Steyr AUG chambered in 5.56×45mm. (Photo: Ben Philippi /

Steyr AUG chambered in 5.56×45mm. (Photo: Ben Philippi /

FN P90 chambered in 5.7×28mm. (Photo: Ben Philippi /

FN P90 chambered in 5.7×28mm. (Photo: Ben Philippi /

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Customs puts the Crimp on Banned Gun Parts from China

CBP officer holds gun parts

The items seized were worth some $378,000 and came into a California port in three shipments. (Photo: CBP)

U.S. Customs and Border Protection last week announced they had intercepted and seized 52,601 firearms parts in violation of the Chinese Arms Embargo. CBP detailed that the parts, worth an estimated $378,000, included sights, stocks, brakes, buffer kits, and grips that were shipped in three batches through the Los Angeles/Long Beach Seaport. While China legally exported boatloads of firearms to the U.S. in the 1980s, they are currently one of just eight countries barred from sending guns and ammunition to the country.

According to CBP, the parts included a mix of sights, stocks, muzzles, brakes, buffer kits, and grips (Photo: CBP)

According to CBP, the parts included a mix of sights, stocks, brakes, buffer kits, and grips (Photo: CBP)

“We work closely with our strategic partners to ensure import compliance while maintaining the highest standards of security at our nation’s largest seaport,” said LaFonda Sutton-Burke, CBP Port Director of the LA/Long Beach Seaport. “This interception underscores the successful collaboration between CBP officers, import specialists, and ATF investigators.”

The current ban on firearms from China was put into place in 1994 by then-President Bill Clinton. At the time, the country was reportedly the source of about one-third of all guns and more than half the rifles brought into the U.S. from overseas each year. The firearms prohibition by the Clinton administration came at the same time the White House renewed China’s “Most-Favored-Nation” status for trade privileges despite public outcry over Bejing’s policy of repression on human rights.

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The Difference Between an AR Pistol and SBR


Rifles can come in all lengths, opening up the question what’s the difference between an AR pistol and a Short Barreled Rifle? (Photo: Eric Jezierski)

With short-barreled AR uppers becoming a standard option, the question “is a pistol or a short-barreled rifle?” comes up more and more. While they may look the same – and are often used the same way – they’re different.

The biggest difference is the former is regulated like any other firearm while the latter requires a rigorous licensing process. But don’t let that scare you. It’s more along the lines of tumbling than gymnastics.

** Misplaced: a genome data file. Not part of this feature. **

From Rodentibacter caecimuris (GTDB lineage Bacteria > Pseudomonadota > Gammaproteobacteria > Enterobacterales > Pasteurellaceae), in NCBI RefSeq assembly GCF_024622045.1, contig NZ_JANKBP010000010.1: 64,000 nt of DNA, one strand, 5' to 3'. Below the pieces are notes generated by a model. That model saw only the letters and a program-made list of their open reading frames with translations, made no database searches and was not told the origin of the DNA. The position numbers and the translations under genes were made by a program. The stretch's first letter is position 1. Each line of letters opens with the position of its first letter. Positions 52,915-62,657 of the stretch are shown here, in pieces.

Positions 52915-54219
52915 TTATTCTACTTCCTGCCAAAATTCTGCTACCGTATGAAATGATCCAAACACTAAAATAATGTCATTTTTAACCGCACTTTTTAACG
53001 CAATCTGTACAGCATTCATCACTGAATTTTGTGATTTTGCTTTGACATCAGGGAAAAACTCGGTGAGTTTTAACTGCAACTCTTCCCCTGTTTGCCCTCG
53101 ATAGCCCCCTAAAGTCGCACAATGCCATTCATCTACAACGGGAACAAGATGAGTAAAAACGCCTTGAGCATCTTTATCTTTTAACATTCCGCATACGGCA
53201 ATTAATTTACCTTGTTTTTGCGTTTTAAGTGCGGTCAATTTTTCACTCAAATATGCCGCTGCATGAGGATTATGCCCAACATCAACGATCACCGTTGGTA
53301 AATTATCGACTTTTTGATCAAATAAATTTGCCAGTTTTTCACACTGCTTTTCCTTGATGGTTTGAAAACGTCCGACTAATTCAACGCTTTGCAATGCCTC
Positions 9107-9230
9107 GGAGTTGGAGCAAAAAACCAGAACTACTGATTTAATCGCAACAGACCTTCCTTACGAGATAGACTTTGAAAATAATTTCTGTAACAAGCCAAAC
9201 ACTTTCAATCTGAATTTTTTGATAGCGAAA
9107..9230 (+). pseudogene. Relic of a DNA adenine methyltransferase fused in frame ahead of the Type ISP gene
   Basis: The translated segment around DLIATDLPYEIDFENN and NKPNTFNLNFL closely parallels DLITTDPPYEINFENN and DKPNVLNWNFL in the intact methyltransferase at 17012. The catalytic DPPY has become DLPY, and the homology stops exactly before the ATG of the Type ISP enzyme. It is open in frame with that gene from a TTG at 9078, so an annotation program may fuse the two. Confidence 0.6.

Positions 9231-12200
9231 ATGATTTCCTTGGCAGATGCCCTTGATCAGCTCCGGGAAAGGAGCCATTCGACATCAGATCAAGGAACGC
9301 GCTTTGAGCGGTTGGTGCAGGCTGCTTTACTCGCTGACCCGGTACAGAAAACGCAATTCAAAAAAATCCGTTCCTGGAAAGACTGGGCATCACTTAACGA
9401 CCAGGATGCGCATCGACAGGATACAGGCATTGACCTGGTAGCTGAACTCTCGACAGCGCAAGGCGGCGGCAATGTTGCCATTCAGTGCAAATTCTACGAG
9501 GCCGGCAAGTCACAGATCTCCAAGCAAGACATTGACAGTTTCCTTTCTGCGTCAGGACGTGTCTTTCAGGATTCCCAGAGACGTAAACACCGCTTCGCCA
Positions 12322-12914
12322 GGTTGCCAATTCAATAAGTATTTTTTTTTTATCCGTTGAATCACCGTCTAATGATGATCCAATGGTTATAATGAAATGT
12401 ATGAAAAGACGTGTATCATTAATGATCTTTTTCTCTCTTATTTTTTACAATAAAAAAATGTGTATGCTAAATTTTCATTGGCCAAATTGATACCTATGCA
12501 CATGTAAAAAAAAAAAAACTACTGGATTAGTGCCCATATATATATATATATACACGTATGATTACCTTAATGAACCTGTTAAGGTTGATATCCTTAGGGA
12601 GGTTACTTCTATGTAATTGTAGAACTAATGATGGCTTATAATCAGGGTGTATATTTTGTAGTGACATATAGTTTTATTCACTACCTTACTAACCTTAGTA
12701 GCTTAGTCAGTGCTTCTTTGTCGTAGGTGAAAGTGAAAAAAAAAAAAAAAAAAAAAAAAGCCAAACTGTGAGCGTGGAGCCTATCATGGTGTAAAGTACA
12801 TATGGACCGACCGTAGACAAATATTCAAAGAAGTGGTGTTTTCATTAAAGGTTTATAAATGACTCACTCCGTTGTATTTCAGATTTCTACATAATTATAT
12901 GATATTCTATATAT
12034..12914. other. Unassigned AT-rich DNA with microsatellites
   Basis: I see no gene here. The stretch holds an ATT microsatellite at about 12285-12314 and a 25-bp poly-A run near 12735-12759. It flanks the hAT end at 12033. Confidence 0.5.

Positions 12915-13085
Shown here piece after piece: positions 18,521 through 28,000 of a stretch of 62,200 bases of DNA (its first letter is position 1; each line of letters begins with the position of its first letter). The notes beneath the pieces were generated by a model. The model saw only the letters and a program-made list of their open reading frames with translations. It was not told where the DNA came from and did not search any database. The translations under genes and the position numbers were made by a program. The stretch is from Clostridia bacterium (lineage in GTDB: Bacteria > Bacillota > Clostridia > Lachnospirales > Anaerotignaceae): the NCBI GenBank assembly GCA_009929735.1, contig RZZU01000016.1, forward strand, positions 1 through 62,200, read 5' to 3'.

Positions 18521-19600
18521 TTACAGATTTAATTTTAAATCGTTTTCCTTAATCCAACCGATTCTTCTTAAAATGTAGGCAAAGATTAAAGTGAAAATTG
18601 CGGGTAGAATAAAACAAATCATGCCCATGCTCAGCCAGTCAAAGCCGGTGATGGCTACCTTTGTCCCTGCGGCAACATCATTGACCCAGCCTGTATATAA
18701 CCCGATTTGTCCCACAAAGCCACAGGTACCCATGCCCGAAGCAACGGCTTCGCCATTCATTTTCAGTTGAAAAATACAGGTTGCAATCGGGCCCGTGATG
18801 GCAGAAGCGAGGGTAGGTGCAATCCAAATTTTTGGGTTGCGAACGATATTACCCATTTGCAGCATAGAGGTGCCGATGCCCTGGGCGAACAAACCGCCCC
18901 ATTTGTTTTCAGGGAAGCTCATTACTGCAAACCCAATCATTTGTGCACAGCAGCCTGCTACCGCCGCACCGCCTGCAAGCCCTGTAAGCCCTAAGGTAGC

In this article, I’ll dig in and find out what the difference is between an AR pistol and a short-barreled rifle, and which one is right for you.

What is an AR pistol?

AR Pistol

The Ruger AR-556 Pistol is equipped with a SB Tactical Stabilizing Brace and fits the description of an AR pistol.

An AR pistol is an AR-15 minus the stock and, usually, long barrel. Since the guts are still the same, an AR pistol is equipped with a naked buffer tube in lieu of a stock, which, on a rifle, would be built around the tube.

More recently, AR pistols have seen a jump in popularity thanks to a device called a stabilizing brace. While these braces look and can function like a stock, they’re intended to fit around or against the user’s forearm. As the name implies, the brace helps the user stabilize the gun during use.

By the numbers, an AR pistol is an AR-style firearm without a buttstock and a barrel under 16 inches in length. In comparison, a rifle has a barrel 16 inches or longer and is intended to be fired from the shoulder, according to ATF rules.

What is a short-barreled rifle?


The Daniel Defense DDM4A1 features a 14.5-inch barrel putting it in SBR territory; however, the company circumvents the SBR label by pinning a flash suppressor on the barrel, pushing its measurements over 16-inches.

A short-barreled rifle, or SBR, is a rifle with either a barrel under 16 inches, an overall length of less than 26 inches, or both. SBRs can have a traditional buttstock, whether fixed or telescoping. Under the National Firearms Act of 1934, or the NFA, to own an SBR one must pay a small licensing fee and undergo what can be a lengthy licensing process.

Do you want a true SBR or a substitute?

The best thing about an AR pistol is that you can buy it today. There are no extra fees and there’s no additional scrutiny or waiting. You can use an AR pistol in whatever legal manner you desire. While there was once a rule against shouldering an AR pistol, the ATF has since rescinded it.

Those points make the AR pistol sound very appealing, but there are some drawbacks. For instance, depending on state laws and/or configuration, adding certain accessories like a fore-grip to an AR pistol could violate regs. Additionally, regulators may alter or update legal interpretations depending on how new laws are written or court opinions on legal challenges. With that said, don’t let government bureaucracy prevent you from exercising your gun rights.

Outside of the additional cost and lengthy processing time (at least a $200 tax and on average six months), you’re free to use an SBR like you would a rifle. The legality has not changed for decades. Once you have your tax stamp, you can rest assured that your rifle is legally yours.

The best of both worlds

In the end, the choice is wholly depending on what you want (and where you live). But, if you want an SBR but need instant gratification, why not get both? As you begin the process to obtain an SBR, go ahead and get that AR pistol.

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Gun Review: The Second Generation Kriss Vector


The Kriss Vector has an unmistakable look. It’s as if someone pulled it out of a science fiction movie. Even the name has a certain cyberpunk-ring to it. And it makes sense. It’s different than most pistol caliber carbines. Although it’s been around for almost a decade now, behind the boxy frame is still somewhat of a mystery.